Lyft Raises $500 Million, Now Valued at $7.23 Billion

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Venture-funded, ride-sharing service Lyft has raised a Series G investment round of $500 million, valuing the privately held company at around $7.45 billion, up from a $5.5 billion valuation after a Series F round raised nearly $1 billion in December 2015.

According to Equidate, a stock market for private tech companies, there are now 225 million shares of Lyft outstanding at a per share price of $32.15. Prior to the new funding round, Lyft had 206 million shares outstanding at a price of $26.79 per share.

The company’s chief rival, privately held Uber, closed a $1.2 billion follow-up round in February and is currently valued at $69.8 billion. That works out to $48.77 for each of 1 billion shares outstanding according to Equidate.

Investors in Lyft’s latest round were not named, but previous rounds included Fortress Investment Group, Rakuten, Carl Icahn, and Chinese ride-sharing company Didi Chuxing (listed under its former name, Didi Kuaidi). Apple Inc. (NASDAQ: AAPL) invested $1 billion in Didi last year and Didi has also invested $1 billion in Uber.

Uber and CEO Travis Kalanick have been making headlines recently for all sorts of reasons, including a recent report in The New York Times on how the company manipulates its drivers psychologically and a recent lawsuit filed by Alphabet Inc.’s (NASDAQ: GOOGL) Waymo division related to the theft of self-driving car technology.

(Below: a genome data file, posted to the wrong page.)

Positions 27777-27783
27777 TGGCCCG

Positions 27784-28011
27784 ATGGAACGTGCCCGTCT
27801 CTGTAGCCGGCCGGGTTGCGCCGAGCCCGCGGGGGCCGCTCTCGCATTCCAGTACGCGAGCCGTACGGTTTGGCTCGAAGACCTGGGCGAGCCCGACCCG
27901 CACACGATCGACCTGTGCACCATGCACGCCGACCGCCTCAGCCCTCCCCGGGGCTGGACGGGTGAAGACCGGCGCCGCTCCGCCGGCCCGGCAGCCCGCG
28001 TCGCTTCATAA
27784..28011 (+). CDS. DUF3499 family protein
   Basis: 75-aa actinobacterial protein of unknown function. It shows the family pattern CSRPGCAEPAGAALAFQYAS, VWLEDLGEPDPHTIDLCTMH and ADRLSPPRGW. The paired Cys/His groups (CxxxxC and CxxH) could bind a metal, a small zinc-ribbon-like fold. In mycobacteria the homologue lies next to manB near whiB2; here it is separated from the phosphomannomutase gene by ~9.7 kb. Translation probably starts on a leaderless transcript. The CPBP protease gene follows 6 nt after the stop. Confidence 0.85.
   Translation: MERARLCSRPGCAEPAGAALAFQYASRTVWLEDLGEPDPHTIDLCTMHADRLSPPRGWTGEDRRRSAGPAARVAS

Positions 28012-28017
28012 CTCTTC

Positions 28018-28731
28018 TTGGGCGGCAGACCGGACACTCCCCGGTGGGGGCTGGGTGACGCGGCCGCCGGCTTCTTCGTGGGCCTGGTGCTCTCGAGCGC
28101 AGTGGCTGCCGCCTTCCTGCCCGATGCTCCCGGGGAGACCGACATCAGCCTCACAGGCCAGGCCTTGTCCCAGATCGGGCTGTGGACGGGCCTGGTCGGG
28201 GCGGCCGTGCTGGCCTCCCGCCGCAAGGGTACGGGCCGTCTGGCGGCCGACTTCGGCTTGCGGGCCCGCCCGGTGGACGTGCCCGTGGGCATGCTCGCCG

Lyft president John Zimmer recently declared the company “woke” (i.e., tuned into social injustice, especially racism, and has expressed a commitment to stopping it). While Uber CEO Kalanick cost the company some customers by agreeing to participate in President Trump’s business advisory council, Lyft has escaped any connection with Trump even though investors like Carl Icahn and Peter Thiel are close to the Trump administration.

But another common definition of woke is to act like you care about something you really don’t care about at all. Being woke, of course, is no bellwether of an IPO or of profits for investors, either for Uber or Lyft. But it wouldn’t hurt either much to be more woke.